History and Biography
Novels and poetry were the most popular genres for women writers in the 18th and 19th centuries. Although a highly male-dominated genre, some women did manage to break into the field of history and biography. On display are the works of Margaret Oliphant, a major historical writer, who produced several non-fiction texts, including The Makers of Venice and Dante. Elizabeth Gaskell’s career fell mainly within the confines of fiction. In 1855, Gaskell ventured into biographical writing when Charlotte Brontë’s father asked Gaskell, already a best-selling author of fiction, to write a biography of his late daughter, resulting in The Life of Charlotte Brontë. A typical Victorian biography in the pattern of J.E. Austen-Leigh’s memoir of Austen, Gaskell’s book sketches Brontë’s life but leaves out any potentially scandalous details.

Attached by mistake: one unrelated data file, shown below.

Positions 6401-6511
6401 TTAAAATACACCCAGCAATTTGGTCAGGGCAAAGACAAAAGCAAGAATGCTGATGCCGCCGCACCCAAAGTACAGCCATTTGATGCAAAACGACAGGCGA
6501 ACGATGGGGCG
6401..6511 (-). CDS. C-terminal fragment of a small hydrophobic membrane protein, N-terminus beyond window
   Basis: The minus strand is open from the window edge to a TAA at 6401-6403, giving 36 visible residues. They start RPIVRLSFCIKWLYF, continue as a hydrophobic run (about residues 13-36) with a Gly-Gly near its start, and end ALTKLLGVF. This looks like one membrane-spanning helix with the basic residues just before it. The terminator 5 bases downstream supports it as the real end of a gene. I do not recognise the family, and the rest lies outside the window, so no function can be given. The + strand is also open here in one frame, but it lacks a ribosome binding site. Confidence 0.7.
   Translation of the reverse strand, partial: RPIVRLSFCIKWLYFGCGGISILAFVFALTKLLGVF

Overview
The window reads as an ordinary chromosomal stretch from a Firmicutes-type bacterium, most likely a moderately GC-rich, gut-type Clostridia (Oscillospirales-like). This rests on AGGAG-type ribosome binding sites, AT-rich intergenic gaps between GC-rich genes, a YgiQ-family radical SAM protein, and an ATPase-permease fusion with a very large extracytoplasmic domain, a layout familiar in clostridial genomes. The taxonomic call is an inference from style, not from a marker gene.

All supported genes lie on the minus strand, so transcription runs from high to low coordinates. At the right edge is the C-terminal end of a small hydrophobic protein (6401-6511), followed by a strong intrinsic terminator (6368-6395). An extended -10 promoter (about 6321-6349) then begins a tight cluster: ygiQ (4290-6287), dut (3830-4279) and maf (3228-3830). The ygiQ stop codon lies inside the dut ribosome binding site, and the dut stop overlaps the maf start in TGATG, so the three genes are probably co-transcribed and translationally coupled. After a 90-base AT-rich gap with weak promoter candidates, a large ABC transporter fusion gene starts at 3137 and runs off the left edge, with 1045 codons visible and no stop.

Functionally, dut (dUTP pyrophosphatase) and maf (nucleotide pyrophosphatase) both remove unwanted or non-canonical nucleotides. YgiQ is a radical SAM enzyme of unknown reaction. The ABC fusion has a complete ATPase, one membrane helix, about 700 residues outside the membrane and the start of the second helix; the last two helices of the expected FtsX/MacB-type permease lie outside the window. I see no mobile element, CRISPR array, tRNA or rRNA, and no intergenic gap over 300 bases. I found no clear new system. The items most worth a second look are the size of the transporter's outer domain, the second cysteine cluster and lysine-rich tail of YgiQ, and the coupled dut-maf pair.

In contrast, Margaret Sanger’s autobiography, My Fight for Birth Control, published much later, spares no details of her global efforts to educate women about birth control. Her earlier work, Motherhood in Bondage, offers numerous uncensored letters from women who are depressed and suffering without access to birth control. Though still a highly controversial figure, perhaps Sanger’s more straightforward non-fiction can be attributed to the fact that she was writing after the first wave of feminism. Her supporters may have been a more supportive audience than admirers of Brontë or Austen in the 19th century.